This one is exciting! Had the honor of interviewing the brilliantly talented Flying Lotus. He recently scored Yasuke, an upcoming original animation series created by LeSean Thomas and animated by Japanese animation studio MAPPA. The series premieres April 29th on Netflix. (i.e. tomorrow!)
Without further ado, Flying Lotus...
Synth History: What are some of your favorite go-to synthesizers?
Flying Lotus: This is a tough one because I like to think that all my synths are my go-tos, but, my essentials are The Prophet 6 and Yamaha CS-60/Deckard's Dream.
I feel like between those synths I can cover so much ground. The P6 is probably the most versatile and approachable modern analog synth and the CS just has a sound, I don’t know how to describe it, but that Yamaha range/Deckard's (because they cloned it well) just has a strange analog sound, and playing the 60 feels like you are controlling the elements of the universe with your fingertips. It's super powerful. Honorable mentions are the Moog One and Ob-6.
Synth History: What is inspiring you at this current moment?
Flying Lotus: Inspiring me right now? hmm I’ve been getting really deep into Serato DJ, I never really messed with it too much and I had only been using Ableton to do my live sets. Serato is a lot of fun because it’s way more immediate and I can see myself enjoying playing sets and making mixes way more with It… late pass? Also Listening to dirty house music a lot. Part of me is really missing dancing late night.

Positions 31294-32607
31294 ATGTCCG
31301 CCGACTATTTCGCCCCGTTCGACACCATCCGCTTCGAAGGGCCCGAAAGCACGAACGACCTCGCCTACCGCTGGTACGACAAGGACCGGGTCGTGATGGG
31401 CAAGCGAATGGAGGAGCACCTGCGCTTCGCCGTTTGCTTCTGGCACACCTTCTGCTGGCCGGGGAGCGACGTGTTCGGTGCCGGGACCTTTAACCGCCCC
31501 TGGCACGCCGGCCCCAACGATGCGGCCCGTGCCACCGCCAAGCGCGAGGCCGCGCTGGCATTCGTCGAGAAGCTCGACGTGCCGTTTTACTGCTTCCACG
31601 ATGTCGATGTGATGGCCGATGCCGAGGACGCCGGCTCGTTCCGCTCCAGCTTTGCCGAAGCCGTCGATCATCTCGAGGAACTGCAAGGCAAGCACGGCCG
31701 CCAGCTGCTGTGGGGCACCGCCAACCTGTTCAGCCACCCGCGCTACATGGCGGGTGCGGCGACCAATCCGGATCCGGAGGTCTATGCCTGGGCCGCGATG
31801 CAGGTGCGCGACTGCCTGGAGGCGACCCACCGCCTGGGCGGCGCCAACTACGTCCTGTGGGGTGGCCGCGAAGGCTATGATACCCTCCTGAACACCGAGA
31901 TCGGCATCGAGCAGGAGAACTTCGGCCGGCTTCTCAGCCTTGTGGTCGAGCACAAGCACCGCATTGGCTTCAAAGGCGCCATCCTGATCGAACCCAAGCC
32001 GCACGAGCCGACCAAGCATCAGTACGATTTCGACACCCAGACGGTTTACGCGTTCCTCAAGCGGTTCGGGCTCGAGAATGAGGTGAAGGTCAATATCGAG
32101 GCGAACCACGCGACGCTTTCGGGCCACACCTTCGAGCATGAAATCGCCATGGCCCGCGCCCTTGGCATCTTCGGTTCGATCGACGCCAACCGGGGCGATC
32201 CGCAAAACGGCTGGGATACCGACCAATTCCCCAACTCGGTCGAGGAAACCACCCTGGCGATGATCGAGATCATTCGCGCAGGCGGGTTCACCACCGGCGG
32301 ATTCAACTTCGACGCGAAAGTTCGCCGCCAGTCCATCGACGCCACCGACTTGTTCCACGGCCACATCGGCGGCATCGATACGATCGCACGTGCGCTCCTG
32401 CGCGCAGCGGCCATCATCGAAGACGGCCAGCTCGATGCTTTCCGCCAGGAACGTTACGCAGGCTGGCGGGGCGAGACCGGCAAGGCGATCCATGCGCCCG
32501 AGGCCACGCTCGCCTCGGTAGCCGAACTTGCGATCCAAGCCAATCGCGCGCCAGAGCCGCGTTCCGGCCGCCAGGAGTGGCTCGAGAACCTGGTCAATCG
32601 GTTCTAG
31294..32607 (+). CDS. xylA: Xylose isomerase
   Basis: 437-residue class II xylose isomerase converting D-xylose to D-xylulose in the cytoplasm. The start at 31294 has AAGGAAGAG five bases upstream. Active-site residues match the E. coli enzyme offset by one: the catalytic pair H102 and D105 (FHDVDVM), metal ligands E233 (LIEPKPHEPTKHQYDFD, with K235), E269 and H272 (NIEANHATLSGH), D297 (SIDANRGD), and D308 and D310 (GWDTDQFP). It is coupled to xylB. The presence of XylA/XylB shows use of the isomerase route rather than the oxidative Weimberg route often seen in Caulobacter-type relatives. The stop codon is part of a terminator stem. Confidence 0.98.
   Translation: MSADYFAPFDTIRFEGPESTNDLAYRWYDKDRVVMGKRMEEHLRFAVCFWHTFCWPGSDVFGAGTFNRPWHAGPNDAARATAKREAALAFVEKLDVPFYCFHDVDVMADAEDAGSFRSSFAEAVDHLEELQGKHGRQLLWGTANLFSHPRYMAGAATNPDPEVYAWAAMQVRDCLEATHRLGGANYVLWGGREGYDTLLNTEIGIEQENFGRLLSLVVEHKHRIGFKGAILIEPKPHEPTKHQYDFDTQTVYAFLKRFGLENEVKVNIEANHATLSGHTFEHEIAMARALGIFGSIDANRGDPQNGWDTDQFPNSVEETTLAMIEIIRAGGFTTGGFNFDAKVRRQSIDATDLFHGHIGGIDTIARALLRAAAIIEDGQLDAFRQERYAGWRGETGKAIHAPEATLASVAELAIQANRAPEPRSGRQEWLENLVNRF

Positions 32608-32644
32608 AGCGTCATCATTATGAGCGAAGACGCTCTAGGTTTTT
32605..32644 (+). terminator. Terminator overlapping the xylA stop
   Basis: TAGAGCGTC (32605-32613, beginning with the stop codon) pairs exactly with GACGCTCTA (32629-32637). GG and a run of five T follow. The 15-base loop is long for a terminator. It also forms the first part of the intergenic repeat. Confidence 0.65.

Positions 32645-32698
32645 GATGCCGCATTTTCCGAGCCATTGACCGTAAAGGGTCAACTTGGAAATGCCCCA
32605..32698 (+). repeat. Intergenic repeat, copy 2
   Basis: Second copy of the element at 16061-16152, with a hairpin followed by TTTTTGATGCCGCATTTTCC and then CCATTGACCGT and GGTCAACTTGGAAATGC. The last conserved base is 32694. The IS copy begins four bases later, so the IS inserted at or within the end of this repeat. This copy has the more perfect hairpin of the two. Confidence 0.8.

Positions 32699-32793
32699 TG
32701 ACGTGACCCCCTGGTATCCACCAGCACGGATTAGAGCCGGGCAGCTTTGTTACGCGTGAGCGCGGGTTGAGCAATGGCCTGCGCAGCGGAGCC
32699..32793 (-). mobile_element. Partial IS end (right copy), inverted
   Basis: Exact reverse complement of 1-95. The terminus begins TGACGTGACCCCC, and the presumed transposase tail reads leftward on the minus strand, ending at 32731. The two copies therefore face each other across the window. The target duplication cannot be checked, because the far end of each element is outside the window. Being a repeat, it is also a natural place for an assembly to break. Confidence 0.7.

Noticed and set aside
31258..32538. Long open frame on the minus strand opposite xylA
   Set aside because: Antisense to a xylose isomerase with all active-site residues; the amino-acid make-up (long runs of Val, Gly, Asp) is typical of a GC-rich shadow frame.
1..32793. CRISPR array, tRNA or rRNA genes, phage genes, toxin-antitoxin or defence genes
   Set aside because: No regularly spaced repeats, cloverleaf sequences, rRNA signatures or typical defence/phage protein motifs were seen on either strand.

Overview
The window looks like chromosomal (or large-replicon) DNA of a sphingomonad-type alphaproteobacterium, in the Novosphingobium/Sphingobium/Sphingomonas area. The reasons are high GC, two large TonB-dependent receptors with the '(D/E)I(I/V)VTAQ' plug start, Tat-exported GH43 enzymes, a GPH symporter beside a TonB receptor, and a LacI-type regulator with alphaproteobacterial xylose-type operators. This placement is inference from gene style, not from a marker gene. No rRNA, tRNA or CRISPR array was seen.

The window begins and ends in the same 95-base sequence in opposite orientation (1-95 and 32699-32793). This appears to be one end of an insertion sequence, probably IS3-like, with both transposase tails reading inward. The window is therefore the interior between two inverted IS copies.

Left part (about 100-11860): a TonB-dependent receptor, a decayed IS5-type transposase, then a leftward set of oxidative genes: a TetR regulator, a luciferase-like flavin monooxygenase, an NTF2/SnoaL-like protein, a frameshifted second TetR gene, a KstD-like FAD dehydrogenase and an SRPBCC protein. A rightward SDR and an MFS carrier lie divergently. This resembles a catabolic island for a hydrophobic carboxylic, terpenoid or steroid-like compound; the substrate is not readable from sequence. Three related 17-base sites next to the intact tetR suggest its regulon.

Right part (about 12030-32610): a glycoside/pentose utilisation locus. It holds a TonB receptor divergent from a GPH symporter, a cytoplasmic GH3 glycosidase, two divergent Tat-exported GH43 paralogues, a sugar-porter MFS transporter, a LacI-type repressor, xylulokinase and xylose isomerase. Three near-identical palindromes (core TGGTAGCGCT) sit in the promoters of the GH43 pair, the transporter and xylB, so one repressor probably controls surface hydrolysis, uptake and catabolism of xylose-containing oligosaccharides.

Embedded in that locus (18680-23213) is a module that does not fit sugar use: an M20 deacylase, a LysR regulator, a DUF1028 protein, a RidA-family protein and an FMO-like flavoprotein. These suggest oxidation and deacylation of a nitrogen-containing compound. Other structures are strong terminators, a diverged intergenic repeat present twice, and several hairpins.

Synth History: Do you remember the first song you ever made, what was it like?
Flying Lotus: Oh the first.. it must have been when I was 15. I actually loaded up some old beats I made then, and yeah, it was trash, but you know, not nearly as bad as I thought it would be. I had a natural sense of harmony and chords even back then, kinda cool to see. Drum programming though... needed some work.
Synth History: Who / what were your biggest influences growing up?
Flying Lotus: Growing up I have to say my family was a huge influence. I grew up with lots of musicians around, lots of keyboards, tape recorders and drum machines everywhere. My grandmother used to make beats on a Roland 606 drum machine. I'm pretty sure that played a part in everything. But musically it was probably when I heard Dr. Dre and hearing all the melodic hip hop coming from LA in the 90s.
Synth History: Do you have one tip for maintaining creativity in the studio?
Flying Lotus: Switch up the BPMs. Try and take on different genres and most importantly HAVE FUN. Stop being so serious over there and make some silly shit.
References: Synth History Exclusive, photo by Angela So.